As a part of News Literacy Week, 25 News is bringing you stories all week about what goes into developing the stories you see on air.
People often wonder what a news reporter's typical day looks like. On a daily basis, a lot of work goes into making sure a story is accurate, timely and thoughtful.
As an nightside reporter, I typically produce content for the 10 p.m. show, meaning my day officially starts around 2 p.m.
STEP ONE: PLANNING
Most days, I dedicate some time in the morning searching for a story.
I look for stories viewers would care about. On a given day, that could be anything from education to politics to crime or even a feature story.
I'll dig through social media, read over national news and see what other reporters are covering before settling on a couple of ideas for the day.
STEP TWO: PITCHING
Next, I bring my ideas to my managers and producers during our daily editorial meeting.
We'll discuss the ideas they'll either receive the green light—or it's back to the drawing board.
STEP THREE: FILMING
Then, I'll make some calls to schedule interviews with people relevant to the story and hit the road.
On any given day, I could stay in Waco or travel across our viewing area.
I'll conduct the interviews and gather some video, or b-roll, to make the story come to life. Along the way, I'll make mental notes of what I want to include in my story or what additional research I'll need to do.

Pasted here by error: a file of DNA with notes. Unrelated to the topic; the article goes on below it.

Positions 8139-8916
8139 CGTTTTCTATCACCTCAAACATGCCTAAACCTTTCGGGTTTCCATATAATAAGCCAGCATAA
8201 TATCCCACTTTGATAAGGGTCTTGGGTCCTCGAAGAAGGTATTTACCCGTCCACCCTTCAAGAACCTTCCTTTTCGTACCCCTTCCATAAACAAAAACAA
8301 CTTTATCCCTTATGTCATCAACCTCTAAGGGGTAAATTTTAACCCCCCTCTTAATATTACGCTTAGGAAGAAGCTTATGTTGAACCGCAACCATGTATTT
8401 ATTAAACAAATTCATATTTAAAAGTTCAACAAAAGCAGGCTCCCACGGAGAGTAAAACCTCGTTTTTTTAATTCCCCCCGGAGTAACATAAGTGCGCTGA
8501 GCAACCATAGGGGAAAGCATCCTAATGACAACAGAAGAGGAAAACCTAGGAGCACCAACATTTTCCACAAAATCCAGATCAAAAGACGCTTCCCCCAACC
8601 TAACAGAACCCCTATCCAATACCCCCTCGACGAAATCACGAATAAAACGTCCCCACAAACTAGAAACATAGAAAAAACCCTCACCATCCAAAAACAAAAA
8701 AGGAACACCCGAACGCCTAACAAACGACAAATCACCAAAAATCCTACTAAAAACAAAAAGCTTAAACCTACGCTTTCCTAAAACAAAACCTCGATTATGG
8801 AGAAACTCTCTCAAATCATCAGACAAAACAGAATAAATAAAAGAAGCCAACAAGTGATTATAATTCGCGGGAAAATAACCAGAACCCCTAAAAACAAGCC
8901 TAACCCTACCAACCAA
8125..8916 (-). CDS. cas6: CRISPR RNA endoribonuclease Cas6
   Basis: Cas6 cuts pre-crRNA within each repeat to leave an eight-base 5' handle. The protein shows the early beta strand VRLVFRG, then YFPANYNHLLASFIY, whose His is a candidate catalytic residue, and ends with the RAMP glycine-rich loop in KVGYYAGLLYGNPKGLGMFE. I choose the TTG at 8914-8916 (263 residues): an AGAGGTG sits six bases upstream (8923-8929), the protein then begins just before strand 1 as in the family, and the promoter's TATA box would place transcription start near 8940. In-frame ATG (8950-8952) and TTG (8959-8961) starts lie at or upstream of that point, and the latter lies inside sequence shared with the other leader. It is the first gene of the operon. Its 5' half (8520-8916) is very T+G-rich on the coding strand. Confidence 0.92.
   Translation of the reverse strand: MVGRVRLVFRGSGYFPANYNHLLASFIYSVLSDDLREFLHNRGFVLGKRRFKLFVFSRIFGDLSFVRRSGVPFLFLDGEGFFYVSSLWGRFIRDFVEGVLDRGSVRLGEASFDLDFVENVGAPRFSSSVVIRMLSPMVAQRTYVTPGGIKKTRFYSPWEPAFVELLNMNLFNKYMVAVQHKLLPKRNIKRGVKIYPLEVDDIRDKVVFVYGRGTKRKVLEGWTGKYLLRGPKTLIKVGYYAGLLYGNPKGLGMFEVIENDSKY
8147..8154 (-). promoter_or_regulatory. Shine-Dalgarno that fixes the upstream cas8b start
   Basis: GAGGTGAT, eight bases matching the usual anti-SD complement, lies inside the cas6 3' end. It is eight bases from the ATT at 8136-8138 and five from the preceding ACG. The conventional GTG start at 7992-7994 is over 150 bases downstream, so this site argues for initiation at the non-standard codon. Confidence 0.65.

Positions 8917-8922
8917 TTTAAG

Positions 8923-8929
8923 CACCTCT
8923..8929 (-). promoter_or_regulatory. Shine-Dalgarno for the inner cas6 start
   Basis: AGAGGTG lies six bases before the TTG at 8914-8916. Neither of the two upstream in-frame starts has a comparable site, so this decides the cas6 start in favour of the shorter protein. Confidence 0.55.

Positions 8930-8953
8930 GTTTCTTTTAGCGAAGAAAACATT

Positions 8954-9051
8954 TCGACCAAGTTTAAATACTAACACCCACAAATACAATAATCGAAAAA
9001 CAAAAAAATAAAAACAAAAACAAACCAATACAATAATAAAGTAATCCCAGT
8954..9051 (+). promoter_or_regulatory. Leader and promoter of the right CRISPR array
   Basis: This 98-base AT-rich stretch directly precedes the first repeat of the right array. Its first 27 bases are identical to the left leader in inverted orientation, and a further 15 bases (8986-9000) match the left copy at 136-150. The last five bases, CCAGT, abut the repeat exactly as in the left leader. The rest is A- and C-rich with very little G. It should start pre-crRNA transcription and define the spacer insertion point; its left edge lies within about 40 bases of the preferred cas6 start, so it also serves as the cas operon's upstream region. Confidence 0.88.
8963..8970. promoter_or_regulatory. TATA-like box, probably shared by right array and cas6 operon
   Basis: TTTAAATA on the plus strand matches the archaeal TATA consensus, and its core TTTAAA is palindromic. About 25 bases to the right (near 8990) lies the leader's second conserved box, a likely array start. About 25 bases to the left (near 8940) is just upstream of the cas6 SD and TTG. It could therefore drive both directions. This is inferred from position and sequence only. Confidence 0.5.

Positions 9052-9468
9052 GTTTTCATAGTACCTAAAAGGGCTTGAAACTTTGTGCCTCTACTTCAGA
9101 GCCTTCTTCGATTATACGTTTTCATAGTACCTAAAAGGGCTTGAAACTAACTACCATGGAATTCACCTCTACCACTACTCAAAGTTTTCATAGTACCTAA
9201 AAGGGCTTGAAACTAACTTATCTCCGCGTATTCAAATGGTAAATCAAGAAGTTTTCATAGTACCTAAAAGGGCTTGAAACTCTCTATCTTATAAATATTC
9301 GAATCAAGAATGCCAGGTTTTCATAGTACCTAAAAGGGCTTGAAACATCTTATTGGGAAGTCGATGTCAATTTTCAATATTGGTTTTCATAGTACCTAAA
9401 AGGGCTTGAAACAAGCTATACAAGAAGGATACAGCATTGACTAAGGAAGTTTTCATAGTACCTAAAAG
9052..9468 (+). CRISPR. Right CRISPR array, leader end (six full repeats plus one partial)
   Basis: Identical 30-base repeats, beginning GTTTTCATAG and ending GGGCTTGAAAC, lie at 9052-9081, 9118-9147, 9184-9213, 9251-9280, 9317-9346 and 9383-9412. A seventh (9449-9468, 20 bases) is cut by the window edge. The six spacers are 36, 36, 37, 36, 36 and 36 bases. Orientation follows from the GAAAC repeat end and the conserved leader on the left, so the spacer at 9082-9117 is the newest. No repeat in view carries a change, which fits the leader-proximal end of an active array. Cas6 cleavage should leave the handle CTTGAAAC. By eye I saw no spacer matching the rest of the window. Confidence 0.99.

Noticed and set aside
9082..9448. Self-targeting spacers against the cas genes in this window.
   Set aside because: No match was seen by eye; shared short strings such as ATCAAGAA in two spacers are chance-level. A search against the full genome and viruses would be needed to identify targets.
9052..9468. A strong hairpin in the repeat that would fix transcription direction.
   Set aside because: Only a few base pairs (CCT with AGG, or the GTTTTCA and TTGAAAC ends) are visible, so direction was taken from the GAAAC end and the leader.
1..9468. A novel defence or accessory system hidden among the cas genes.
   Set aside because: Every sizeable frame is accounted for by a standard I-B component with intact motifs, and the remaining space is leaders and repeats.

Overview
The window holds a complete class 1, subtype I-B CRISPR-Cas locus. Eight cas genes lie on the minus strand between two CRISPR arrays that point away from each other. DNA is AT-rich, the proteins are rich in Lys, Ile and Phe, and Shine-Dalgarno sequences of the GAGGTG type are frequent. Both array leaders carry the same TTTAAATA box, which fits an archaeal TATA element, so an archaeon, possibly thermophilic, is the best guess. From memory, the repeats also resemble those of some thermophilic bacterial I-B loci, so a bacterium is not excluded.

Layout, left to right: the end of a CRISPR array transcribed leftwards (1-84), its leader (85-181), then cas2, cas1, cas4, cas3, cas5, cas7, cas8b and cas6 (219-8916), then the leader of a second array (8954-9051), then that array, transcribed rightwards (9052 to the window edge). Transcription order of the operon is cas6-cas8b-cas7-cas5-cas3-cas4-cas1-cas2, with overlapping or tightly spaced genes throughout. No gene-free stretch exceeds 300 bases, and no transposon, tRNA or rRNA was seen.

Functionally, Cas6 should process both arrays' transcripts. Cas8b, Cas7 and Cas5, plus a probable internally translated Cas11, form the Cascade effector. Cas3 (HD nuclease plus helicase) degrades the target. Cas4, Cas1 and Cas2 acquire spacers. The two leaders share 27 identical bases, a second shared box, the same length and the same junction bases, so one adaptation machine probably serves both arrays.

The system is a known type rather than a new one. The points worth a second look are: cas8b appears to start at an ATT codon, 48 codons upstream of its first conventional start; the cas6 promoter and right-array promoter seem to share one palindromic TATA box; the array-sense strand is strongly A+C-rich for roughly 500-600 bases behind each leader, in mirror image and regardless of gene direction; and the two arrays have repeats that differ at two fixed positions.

STEP FOUR: WRITING
When I get back to the station, I'll re-listen to my interviews and come up with an outline.
Trying to figure out the best way to fit a story into a 90-second package can be a tricky process. The whole process usually takes about an hour.
Then I'll send the script over to my producers and anchors for them to give it a second look.
STEP FIVE: EDITING
Then, I'll head to the voiceover booth to track my story.
And then step by step, I tie together my script with my interviews.
Watching it over and over again until deadline to make sure it's the best it can be.
STEP SIX: AIRING
Eight hours later...What was once just an idea is out in the world.
I'll write up a web article, send it to our digital team, and finally, it's time to head out for the night.
It's important to note that this is a "typical" day as a local reporter, no two days are the same. Being a reporter is all about being flexible and rolling with the punches as they come.
As news changes and breaks, sometimes we don't know the full story until minutes before the show. Overall, we dedicate our days to bringing accurate and timely news to our viewers every single day. It can be tiring some days, but it's always worth it.